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Rice import trapped in plastic bags

  • Published at 01:58 pm August 23rd, 2017
  • Last updated at 12:27 am August 24th, 2017
Rice import trapped in plastic bags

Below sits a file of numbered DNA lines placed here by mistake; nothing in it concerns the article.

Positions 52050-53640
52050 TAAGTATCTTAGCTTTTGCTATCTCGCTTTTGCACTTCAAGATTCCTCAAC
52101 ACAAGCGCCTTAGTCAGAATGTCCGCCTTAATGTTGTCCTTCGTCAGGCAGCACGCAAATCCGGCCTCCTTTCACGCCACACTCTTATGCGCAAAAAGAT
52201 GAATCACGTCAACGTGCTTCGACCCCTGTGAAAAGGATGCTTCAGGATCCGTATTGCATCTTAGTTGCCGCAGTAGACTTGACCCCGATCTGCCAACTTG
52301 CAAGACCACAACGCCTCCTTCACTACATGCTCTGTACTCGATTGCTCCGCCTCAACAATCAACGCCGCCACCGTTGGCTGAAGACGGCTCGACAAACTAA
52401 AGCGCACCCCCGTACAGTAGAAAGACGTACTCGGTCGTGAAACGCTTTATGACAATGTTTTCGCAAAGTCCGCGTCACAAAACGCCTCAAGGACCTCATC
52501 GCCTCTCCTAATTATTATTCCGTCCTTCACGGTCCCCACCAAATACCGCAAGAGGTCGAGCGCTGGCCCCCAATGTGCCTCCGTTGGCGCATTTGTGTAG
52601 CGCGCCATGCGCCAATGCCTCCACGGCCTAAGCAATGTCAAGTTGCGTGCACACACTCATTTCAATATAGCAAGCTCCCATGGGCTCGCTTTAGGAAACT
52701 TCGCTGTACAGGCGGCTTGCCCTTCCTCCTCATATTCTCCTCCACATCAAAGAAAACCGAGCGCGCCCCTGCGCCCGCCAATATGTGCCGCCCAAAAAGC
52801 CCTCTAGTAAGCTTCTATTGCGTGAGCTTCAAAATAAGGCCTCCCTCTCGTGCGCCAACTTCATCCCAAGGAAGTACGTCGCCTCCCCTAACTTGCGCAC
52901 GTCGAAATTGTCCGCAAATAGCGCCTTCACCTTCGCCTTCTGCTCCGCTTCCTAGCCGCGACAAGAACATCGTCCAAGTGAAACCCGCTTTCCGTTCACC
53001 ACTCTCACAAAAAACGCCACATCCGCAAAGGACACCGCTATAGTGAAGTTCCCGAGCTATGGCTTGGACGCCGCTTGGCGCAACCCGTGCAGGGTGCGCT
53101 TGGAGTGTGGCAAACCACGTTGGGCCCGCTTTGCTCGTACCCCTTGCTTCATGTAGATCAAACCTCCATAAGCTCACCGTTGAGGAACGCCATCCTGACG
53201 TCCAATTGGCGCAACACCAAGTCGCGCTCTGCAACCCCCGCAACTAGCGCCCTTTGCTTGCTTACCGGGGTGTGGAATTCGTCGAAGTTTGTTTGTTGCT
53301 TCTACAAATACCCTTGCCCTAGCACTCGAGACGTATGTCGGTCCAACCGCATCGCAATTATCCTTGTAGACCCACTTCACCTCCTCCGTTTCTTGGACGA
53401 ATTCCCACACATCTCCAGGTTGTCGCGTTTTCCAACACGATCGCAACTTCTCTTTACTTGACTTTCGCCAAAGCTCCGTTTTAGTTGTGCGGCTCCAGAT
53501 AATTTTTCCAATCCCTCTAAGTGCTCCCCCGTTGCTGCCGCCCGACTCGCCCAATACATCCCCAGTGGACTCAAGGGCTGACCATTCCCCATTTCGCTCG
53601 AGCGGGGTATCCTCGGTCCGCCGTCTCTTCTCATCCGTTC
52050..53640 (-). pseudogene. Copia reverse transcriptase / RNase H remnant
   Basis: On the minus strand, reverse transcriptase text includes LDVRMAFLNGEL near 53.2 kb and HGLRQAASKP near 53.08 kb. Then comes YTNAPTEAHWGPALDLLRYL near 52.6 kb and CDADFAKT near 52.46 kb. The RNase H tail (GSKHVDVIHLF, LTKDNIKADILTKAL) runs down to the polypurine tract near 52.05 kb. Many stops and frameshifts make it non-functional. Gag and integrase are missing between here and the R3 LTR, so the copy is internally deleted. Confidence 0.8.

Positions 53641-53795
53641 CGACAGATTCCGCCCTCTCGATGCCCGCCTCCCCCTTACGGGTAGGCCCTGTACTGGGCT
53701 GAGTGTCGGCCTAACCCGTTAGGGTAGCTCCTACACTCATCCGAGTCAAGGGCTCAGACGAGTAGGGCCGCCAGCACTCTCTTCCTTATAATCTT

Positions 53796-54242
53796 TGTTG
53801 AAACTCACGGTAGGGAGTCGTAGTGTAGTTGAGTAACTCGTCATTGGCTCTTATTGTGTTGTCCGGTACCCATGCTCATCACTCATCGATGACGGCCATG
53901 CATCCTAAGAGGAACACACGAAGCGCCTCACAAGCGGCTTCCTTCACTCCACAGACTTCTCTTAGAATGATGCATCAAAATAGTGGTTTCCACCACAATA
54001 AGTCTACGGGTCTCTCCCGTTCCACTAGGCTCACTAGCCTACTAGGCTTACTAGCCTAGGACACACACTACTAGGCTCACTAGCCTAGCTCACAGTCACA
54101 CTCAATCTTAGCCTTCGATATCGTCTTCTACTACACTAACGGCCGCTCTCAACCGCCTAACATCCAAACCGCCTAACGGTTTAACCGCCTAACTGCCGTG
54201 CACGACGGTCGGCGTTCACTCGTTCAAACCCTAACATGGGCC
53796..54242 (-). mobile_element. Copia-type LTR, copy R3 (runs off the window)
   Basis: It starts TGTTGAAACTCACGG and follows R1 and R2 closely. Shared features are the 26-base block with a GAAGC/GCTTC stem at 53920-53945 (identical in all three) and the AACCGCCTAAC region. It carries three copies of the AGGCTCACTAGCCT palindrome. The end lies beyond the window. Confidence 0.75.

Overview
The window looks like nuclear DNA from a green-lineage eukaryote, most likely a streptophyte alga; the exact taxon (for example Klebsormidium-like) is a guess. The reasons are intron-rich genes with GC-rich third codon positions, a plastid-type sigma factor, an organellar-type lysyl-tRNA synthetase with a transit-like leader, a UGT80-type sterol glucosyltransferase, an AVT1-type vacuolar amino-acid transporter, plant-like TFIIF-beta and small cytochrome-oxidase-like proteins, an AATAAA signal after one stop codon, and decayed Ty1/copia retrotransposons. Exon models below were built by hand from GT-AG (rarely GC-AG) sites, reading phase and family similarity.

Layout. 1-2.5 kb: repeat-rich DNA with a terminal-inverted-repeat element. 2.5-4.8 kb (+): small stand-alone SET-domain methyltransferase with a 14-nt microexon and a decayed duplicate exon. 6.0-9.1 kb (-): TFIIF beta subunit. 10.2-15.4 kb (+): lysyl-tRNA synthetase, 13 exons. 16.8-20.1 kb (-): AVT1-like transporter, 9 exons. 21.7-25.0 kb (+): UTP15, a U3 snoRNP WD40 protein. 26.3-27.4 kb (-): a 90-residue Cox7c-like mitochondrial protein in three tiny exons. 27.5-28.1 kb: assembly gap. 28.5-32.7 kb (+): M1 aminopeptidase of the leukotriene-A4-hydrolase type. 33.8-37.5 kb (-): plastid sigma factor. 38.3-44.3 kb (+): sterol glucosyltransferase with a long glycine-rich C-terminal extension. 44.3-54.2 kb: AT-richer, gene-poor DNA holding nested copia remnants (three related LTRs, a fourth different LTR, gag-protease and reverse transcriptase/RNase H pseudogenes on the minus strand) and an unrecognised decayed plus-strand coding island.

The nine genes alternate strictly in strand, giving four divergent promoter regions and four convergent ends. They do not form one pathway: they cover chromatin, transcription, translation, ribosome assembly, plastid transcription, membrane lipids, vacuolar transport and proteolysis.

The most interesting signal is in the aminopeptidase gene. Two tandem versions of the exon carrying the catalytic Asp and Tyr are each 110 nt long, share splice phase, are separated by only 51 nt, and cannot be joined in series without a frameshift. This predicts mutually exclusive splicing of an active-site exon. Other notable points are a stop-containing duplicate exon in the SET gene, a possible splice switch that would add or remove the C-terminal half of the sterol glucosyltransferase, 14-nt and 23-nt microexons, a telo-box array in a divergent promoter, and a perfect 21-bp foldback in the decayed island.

Thousands of tons of imported rice are stuck at the ports as businessmen are yet to get clearance from customs authorities. The problem lies in the plastic sacks since the government has made it mandatory to use jute sacks for transportation, preservation, stocking and marketing of rice and 12 other products. Bangladesh, the world’s fourth-biggest rice producer, was hit by floods in recent months which hit the domestic output and pushed up rice prices. There is little sign that the situation will improve soon. Amid dwindling state reserves, the government slashed taxes on rice imports to 2% from 28% to replenish supplies and cool the soaring prices. Sources say the Textiles and Jute Ministry has ignored a request from the Commerce Ministry to allow the rice importers to unload their consignments, and is instead advising the importers to approach the prime minister directly to resolve the issue. However, traders said only the Textiles and Jute Ministry can break the stalemate since it issued the order on using jute sacks. Sources say the ministry is yet to comply with a directive from the Prime Minister’s Office to solve the problem. Disgruntled businessmen pointed out that customs had given clearance to rice imported in plastic sacks from Vietnam and Thailand under the government-to-government agreement, but was unwilling to give approval when it came to private importers. “At least 50,000 tons of rice are stuck at various ports and we fear that rain will damage the rice,” one importer said on condition of anonymity. “It will negatively impact the rice market and the economy.” Several traders said exporters had packed the rice in plastic as they were not bound to use jute sacks for the transportation or preservation of the commodity. “The price of each ton of rice would have gone up by Tk1,000 if we supplied rice in jute sacks. In that case, the government’s purpose would not have been fulfilled and the rice price would not go down,” the importer said. Food Minister Qamrul Islam said the problem will be solved eventually. “Even if the imported rice hits the market late, it will have a positive impact,” he added. Commerce Minister Tofail Ahmed said he could do nothing about the situation as it was not under his ministry but added that he had requested the textiles and jute secretary to relax the order on sacks for the sake of the businessmen. “I hope it will be resolved soon,” he said. This article was first published on Bangla Tribune
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